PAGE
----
This was published under the 2010 to 2015 Conservative and Liberal Democrat coalition government
Staff of the Embassy in San Salvador visit a project in San Jose Villanueva, La Libertad.
The El Salvador Project is a charitable volunteer project that provides simple and effective engineering solutions to poor communities in El Salvador who frequently face devastating earthquakes, volcanic eruptions and landslides.
The project is run by engineering students from Imperial College London, in collaboration with the UK registered charity Engage for Development, and it has 10 years of being developed in El Salvador.
San Jose Villanueva was the destination of this year’s mission. It is a small village with 20,000 inhabitants located in La Libertad, 22kms from San Salvador.
Chargee d’Affaires, Zoë Smith, visited the project to see the work that the students had been doing and show support to the project. “It was very interesting to learn more about the designs that the engineering students from Imperial College have developed to build or retro-fit houses so that they are seismically resistant. This is very important work in a country which is at such high risk of natural disasters, and I hope that Imperial students are able to continue running the project in future years.” said Zoë, following the visit.
The team leader, Robert Wright, explained that this year the students started by reviewing a house renovation programme undertaken in 2011. The review was necessary to understand the effectiveness of previous work, and learn how to make future work better. Following the evaluation, the team renovated 20 seismically unsafe houses in Costa Rica, El Salvador in order to greatly improve resistance to earthquakes.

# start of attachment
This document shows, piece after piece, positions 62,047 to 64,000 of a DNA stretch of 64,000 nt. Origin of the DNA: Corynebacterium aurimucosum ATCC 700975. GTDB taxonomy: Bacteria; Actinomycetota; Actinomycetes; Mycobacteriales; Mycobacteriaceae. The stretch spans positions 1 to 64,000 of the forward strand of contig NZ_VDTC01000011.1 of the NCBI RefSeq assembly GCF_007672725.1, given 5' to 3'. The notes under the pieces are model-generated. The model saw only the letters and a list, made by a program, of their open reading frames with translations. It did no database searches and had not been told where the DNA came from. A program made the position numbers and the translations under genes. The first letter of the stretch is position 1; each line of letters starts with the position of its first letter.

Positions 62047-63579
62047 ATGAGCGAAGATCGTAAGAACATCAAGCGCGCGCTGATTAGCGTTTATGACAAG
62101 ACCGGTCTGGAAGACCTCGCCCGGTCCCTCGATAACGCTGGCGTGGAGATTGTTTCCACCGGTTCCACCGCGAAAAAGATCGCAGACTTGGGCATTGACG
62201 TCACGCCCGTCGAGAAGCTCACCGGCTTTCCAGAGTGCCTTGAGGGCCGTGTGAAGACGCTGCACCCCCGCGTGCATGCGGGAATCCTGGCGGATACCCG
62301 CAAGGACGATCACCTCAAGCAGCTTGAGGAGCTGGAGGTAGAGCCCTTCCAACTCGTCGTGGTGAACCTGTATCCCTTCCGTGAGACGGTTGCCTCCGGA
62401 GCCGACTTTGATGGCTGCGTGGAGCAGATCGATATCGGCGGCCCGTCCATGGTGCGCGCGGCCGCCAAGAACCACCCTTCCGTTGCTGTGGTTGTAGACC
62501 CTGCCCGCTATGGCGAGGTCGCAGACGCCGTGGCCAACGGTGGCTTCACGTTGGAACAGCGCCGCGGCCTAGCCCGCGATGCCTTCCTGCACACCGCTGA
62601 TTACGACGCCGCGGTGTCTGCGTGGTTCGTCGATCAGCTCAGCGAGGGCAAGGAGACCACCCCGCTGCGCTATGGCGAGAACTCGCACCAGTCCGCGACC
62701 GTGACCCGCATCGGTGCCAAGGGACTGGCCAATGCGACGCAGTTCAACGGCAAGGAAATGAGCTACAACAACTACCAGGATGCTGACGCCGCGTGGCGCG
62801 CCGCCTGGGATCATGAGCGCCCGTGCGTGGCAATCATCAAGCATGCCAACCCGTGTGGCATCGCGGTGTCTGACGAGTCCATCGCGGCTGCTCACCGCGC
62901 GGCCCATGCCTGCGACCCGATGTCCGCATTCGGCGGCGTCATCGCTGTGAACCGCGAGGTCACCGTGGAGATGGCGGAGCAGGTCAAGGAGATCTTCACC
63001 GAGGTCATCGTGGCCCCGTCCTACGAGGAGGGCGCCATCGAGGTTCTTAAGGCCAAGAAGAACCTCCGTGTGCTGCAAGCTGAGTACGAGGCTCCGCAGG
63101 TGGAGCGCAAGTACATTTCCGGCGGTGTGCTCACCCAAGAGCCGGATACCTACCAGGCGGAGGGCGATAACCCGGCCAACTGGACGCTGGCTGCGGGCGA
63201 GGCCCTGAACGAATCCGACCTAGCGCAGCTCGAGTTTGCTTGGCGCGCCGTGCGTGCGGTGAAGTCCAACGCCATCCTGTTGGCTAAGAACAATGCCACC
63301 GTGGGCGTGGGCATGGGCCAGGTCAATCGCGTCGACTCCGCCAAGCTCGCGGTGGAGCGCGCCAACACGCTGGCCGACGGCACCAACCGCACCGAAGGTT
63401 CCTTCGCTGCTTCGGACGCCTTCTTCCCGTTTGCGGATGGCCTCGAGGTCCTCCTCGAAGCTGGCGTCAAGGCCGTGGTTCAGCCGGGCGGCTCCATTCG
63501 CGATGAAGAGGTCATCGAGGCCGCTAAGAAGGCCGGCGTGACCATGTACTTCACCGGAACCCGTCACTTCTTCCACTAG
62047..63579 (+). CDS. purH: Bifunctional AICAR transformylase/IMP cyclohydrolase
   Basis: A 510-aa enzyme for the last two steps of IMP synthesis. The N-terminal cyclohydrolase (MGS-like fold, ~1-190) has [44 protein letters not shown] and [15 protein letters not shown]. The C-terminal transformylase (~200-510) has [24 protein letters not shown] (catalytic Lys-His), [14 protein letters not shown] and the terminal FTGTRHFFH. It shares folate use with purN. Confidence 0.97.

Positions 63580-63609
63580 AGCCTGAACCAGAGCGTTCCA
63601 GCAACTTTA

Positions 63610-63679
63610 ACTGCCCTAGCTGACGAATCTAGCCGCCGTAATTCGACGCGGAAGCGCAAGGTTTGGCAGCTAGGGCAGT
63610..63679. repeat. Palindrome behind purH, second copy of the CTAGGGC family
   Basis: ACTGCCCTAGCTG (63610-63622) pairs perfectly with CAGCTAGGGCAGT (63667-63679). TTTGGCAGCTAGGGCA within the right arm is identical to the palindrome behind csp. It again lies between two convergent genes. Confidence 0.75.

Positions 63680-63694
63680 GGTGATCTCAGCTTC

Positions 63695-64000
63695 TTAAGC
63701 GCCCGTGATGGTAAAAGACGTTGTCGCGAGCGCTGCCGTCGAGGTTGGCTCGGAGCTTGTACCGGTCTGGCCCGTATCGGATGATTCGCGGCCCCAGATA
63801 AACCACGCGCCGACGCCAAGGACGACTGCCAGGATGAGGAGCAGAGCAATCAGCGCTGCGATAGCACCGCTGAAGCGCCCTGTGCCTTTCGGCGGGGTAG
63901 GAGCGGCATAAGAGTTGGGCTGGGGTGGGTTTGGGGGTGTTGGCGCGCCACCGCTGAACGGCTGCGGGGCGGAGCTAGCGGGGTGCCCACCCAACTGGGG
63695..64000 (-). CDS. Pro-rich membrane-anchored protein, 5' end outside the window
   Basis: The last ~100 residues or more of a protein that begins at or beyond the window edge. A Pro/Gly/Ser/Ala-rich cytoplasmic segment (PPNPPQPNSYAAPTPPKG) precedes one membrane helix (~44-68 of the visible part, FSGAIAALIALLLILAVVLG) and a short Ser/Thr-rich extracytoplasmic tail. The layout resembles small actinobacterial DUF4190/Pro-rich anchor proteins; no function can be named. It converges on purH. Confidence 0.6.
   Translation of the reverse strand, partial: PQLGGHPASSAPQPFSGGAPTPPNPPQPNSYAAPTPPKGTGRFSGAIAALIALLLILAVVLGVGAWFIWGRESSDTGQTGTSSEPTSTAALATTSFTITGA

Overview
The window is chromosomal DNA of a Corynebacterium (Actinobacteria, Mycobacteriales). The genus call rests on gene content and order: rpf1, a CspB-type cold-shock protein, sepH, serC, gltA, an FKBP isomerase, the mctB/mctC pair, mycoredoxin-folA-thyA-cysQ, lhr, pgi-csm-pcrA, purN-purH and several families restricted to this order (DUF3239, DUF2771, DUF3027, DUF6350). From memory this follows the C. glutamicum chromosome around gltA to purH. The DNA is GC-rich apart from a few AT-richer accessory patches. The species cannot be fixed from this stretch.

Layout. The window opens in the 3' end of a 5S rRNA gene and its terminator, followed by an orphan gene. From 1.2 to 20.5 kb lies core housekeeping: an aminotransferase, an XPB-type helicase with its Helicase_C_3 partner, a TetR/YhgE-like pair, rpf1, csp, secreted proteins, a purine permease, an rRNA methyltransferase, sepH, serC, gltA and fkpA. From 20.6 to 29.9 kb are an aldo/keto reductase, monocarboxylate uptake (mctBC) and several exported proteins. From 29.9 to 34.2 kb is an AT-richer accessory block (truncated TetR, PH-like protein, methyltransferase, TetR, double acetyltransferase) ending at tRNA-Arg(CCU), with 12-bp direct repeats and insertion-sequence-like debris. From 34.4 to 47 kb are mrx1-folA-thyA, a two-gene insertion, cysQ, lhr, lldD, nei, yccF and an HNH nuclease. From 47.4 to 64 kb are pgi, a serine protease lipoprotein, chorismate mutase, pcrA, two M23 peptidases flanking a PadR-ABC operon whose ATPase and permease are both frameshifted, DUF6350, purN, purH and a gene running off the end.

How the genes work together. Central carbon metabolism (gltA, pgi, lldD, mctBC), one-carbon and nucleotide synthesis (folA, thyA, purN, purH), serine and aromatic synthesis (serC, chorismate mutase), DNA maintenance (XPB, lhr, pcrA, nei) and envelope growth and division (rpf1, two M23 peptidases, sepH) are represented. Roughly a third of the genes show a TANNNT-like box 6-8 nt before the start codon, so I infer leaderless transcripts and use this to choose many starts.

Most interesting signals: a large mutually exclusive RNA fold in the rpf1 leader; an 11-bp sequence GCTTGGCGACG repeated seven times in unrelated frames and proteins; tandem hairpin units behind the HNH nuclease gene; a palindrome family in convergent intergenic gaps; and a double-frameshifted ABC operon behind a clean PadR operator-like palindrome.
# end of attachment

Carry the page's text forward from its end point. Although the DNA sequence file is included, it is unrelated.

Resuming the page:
During the visit, we had the opportunity to see a house that was built in 2008 as part of the project. The owner of the house explained that he participated in the building of the house, and although he had some previous construction experience, it had been an opportunity to learn more about the new seismically resistant technique the team was using. He has also learnt how to give the correct maintenance to extend the useful life of the house. In total, 9 people live in the house (5 adults and 4 children), and all expressed to us how thankful they were for the gift of a good house, which had changed their life.
Members of a local community organization (CCC) and local NGO REDES have also been an active part of this project. Antonio, a member of CCC, was explaining that this project was a blessing, in his own words. Many members of the community live on the mountains, which suffer landslides every year during the rainy season, and have high earthquake vulnerability.
We congratulated the Imperial College team for their work, which is benefitting rural communities across El Salvador.